“I’m actually huge into meditation, Transcendental Meditation, and that really helps create not only a sense of balance, but serenity and a calm state of mind. It helps me deal with life’s ups and downs,” she says.

She also spoke of the influence of Hollywood director David Lynch’s book on TM and creativity, Catching the Big Fish, and how the technique has helped her as an actor.

“All aspects of life improve with TM — mental, physical and spiritual,” says Noel. “The research is there for anyone to see. Now we need a new formula for living life. We are ‘human beings’, it’s the aspect of ‘being’ that has been ignored in life. We are only aware of the surface values of life, our happiness is dependent on outside things, how much we get paid, how big your house is etc, but as we now know all these things are subject to very rapid change.

“Being, the silent field of creativity that lies deep within everyone, however, is not subject to change, and it is this aspect of life, this side of our nature that we experience and enliven when we practise TM. True lasting happiness can only come from within us.”

Noel says that there is an upsurge in interest in TM worldwide. “Oprah Winfrey surprised the ladies of Fairfield, Iowa, who practise Maharishi Mahesh Yogi‘s Transcendental Meditation when she meditated with them last Wednesday evening,” he says.

Drogheda GP Dr Alan Moran says he looked into TM, and saw how relaxed it left people, how it lowered blood pressure, and left people with an overall feeling of calmness and wellness. Their thoughts were clearer, they slept better and seemed to adjust to life’s ups and downs better.

“Daily I meet people who I feel could benefit from TM I see them suffering in large and small ways from worries and annoyances that they have allowed under their skins. People ask if I do TM, I say it’s a bit like a stockbroker who comes across a fund which is doing really well, is stable, and has a long history of doing well and paying dividends to those who are part of it. Would that stockbroker then buy shares in that fund?”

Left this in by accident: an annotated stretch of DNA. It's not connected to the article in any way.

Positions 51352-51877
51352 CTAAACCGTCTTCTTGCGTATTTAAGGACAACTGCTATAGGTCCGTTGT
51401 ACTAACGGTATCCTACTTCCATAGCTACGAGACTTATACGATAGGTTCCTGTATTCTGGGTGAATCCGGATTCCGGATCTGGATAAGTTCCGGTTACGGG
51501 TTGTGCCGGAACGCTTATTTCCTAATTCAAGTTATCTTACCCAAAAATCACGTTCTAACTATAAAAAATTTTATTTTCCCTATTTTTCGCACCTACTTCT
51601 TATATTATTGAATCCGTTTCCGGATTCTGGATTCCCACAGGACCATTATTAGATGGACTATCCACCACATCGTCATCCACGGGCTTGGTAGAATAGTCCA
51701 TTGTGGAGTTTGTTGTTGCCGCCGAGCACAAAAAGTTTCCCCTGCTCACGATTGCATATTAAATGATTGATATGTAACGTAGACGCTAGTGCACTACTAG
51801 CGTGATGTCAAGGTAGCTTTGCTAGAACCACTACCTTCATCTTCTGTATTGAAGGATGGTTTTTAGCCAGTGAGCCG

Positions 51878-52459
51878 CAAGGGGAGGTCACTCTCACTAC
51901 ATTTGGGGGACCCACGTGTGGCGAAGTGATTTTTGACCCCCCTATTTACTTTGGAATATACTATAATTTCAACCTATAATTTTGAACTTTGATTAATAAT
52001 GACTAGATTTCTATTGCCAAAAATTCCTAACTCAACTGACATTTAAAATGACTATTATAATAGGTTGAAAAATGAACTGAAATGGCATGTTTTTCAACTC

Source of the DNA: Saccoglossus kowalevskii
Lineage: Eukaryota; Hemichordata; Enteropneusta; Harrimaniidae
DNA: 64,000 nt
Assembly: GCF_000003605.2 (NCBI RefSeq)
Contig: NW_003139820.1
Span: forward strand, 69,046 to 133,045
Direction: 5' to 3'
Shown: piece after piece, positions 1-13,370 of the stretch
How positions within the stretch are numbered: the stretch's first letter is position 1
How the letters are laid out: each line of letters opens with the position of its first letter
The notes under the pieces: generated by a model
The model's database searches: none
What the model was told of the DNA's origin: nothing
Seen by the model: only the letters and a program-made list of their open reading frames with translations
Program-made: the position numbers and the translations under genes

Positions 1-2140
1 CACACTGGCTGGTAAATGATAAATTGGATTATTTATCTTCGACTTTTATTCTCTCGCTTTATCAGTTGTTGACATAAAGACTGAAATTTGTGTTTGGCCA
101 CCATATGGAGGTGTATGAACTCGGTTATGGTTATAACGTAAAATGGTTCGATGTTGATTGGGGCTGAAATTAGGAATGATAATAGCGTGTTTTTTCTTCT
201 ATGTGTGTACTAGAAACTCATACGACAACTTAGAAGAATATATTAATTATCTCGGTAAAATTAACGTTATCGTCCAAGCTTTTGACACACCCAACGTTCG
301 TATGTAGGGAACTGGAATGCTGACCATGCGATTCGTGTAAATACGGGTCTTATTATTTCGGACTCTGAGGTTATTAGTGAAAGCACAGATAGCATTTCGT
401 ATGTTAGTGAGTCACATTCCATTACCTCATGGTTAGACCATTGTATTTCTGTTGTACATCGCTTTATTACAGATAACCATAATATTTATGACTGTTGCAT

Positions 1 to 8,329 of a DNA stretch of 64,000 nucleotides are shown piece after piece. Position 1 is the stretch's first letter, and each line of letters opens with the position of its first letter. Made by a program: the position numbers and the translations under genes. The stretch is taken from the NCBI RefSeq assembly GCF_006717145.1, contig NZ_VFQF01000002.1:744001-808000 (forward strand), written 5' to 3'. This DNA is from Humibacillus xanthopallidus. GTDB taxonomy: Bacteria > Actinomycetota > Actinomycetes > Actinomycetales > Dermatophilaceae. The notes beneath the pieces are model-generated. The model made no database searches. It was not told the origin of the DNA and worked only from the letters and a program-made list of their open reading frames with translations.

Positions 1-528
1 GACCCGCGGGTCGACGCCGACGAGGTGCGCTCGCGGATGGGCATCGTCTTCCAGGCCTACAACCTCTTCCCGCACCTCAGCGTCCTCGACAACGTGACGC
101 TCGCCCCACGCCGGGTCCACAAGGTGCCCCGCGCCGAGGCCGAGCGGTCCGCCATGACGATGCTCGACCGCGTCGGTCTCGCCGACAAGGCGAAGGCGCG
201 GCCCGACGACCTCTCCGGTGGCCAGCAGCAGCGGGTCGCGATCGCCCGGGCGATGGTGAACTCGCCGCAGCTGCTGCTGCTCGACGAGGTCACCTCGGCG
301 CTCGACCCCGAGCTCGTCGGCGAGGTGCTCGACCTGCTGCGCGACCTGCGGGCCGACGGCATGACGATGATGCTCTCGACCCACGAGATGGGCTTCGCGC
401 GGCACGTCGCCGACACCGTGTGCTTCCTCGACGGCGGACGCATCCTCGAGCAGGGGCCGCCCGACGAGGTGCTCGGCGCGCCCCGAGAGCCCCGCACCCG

Noel O’Neill adds that the new Irish site will give up-to-the minute details of all the latest research on TM.

The site will also include details about a new book by internationally respected psychiatrist, Norman E Rosenthal, Transcendence: Healing and Transformation through Transcendental Meditation.

“The site will answer any commonly asked questions,” says Noel, who will speak at its public launch at 3pm on Tuesday in Buswells Hotel, Dublin, along with Dr Donn Brennan GP, Dr Joe Hayden (TM Ireland national director) and TM teacher John Burns.

More information on TM can be obtained by visiting or by contacting Noel O’Neill at 012845742/0861946792 or

Originally published in

Also listen to an excellent interview with Norman Rosenthal and Jenny Crwys-Williams on South Africa’s 702 Talk Radio. Click to download Podcast. It’s mentioned in this post: Meditation for Health, Happiness and Spirituality.

Reports of Oprah’s visit to Fairfield, Iowa

October 22, 2011

Oprah visits Maharishi School, Fairfield

Fairfield (IA) Ledger

By DIANE VANCE, Ledger staff writer | Oct 20, 2011
“It was a tremendous honor to have Oprah Winfrey here even for a brief visit,” said Richard Beall, director of Maharishi School. “We’ve been in communication for some time about this visit; it’s hard to believe it’s actually happened.”

Oprah came to the kindergarten through 12th grade private school around 11:30 a.m. Wednesday on a planned visit. She brought an entourage of film and production crews.

Fairfield Police Chief Julie Harvey said Oprah’s visit included her trip to Maharishi School, a visit to the campus of Vedic scholars (the pundits in Maharishi Vedic City), a visit to a private residence, coffee at Cafe´ Paradiso and meditating in the women’s dome. She left Fairfield airport about 6:30 p.m.